• Justification for the selection of programs or projects and the funding amount
  • Program or project plans that specific how outcomes are to be achieved in an “effective, efficient, and equitable manner” 
  • Identification and reporting of key performance indicators for the program or project

Ideally, a Recovery Dashboard enables governments to easily assess the impact of ARPA-funded programs and projects and compiles this data for ongoing reporting. 

For the current Recovery Dashboard prototype, we have included the total amount of ARPA funds each state or metro region is slated to receive. For metro regions, we provided the sum total amount of ARPA funds for the three major cities listed by the U.S. Census.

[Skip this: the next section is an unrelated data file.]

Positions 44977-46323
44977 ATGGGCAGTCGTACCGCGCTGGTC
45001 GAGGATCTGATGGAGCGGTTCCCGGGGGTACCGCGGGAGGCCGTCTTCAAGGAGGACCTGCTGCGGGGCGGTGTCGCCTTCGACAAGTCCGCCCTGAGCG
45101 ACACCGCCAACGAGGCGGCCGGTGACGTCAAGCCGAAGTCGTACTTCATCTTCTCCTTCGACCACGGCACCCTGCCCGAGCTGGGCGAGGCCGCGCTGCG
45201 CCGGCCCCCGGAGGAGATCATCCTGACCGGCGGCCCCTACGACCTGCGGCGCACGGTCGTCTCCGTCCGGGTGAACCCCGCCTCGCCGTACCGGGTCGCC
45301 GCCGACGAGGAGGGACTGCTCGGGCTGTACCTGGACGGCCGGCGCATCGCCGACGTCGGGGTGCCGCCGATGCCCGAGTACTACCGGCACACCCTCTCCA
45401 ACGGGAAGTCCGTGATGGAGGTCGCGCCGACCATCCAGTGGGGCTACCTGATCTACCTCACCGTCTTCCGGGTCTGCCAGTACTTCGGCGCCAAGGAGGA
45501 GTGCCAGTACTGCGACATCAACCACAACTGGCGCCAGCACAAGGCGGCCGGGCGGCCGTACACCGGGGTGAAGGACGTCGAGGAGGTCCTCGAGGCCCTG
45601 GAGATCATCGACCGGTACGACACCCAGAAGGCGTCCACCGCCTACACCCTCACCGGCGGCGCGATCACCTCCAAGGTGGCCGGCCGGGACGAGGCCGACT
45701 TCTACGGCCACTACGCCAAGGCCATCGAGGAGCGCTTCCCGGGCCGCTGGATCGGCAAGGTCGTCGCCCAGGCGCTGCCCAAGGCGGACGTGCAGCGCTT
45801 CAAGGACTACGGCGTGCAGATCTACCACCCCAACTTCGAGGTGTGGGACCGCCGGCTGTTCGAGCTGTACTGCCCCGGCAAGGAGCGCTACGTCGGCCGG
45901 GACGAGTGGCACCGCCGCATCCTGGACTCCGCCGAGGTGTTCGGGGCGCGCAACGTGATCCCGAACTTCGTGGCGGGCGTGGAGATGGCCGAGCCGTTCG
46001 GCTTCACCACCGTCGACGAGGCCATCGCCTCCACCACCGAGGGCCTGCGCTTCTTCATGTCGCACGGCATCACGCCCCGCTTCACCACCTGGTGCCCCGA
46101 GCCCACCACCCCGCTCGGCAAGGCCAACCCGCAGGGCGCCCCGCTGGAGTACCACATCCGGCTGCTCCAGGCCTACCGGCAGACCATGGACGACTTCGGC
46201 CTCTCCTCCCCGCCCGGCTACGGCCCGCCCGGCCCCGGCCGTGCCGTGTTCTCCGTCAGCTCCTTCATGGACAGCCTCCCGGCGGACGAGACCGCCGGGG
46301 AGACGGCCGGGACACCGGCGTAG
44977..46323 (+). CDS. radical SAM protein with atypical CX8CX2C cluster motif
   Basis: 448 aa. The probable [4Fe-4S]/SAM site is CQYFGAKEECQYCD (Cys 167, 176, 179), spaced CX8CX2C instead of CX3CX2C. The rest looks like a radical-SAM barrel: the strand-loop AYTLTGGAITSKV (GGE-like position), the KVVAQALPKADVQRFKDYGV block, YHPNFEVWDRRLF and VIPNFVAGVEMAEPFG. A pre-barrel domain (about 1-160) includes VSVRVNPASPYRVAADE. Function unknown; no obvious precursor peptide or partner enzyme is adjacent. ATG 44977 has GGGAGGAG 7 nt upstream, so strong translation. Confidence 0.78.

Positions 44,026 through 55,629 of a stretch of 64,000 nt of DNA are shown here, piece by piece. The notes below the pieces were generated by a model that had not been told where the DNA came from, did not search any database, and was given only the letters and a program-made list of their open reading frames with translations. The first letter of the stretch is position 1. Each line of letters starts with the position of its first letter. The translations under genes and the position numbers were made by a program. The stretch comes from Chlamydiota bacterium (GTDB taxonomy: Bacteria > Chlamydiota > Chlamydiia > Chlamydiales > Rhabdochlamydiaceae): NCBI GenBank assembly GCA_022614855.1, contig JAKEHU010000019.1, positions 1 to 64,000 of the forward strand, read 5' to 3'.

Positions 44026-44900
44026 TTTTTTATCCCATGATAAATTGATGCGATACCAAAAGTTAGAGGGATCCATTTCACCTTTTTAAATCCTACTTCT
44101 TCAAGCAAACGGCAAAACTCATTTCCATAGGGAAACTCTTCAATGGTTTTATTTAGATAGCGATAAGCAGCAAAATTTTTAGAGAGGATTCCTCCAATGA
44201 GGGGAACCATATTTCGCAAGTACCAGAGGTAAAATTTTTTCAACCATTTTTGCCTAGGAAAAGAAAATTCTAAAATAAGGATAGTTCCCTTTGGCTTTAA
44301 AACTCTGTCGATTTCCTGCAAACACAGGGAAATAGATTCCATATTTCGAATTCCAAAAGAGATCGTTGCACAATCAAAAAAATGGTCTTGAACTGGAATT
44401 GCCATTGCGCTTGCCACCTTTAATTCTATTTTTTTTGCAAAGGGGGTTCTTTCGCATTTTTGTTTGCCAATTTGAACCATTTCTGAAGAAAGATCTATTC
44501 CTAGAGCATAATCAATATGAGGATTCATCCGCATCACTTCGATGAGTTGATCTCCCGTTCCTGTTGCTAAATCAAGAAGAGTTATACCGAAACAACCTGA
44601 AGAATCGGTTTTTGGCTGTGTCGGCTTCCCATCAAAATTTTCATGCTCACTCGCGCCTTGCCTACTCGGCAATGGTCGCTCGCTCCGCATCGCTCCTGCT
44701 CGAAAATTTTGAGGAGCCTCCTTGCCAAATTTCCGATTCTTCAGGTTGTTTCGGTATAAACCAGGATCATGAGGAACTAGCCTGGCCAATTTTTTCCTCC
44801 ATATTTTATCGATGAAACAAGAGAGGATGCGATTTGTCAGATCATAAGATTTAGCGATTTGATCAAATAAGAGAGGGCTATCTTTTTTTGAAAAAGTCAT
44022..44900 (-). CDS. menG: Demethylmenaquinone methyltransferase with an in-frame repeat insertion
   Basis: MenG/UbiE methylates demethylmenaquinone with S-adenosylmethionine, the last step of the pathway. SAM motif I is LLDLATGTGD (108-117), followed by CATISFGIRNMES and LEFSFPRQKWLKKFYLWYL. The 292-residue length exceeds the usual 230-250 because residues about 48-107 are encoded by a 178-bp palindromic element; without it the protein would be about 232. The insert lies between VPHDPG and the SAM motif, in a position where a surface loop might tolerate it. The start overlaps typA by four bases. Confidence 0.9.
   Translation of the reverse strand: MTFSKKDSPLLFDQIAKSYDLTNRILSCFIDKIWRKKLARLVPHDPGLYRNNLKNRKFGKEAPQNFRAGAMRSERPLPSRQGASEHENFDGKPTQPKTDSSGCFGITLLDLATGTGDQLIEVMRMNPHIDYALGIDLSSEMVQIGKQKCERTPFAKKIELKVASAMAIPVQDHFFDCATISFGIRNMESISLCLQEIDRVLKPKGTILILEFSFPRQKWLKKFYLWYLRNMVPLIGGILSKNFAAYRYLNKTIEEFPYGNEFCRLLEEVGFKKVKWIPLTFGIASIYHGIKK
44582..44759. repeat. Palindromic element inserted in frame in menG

What are the next steps for creating a Recovery Dashboard of your own? 

Civic Wisdom is looking to partner with state and local governments to build Recovery Dashboards that are tailored to your needs. Through our trainings and consultations, we can help you: 

  • Understand how measurement leads to better governance of funds and better outcomes for citizens
  • Create a citizen outcome map that links policies and programs to results for citizens
  • Define metrics in ways that make it easier to gather and track relevant data
  • Interpret data trends for planning and responding to change

Reach out to attend an upcoming workshop or schedule a time to speak with someone from our team.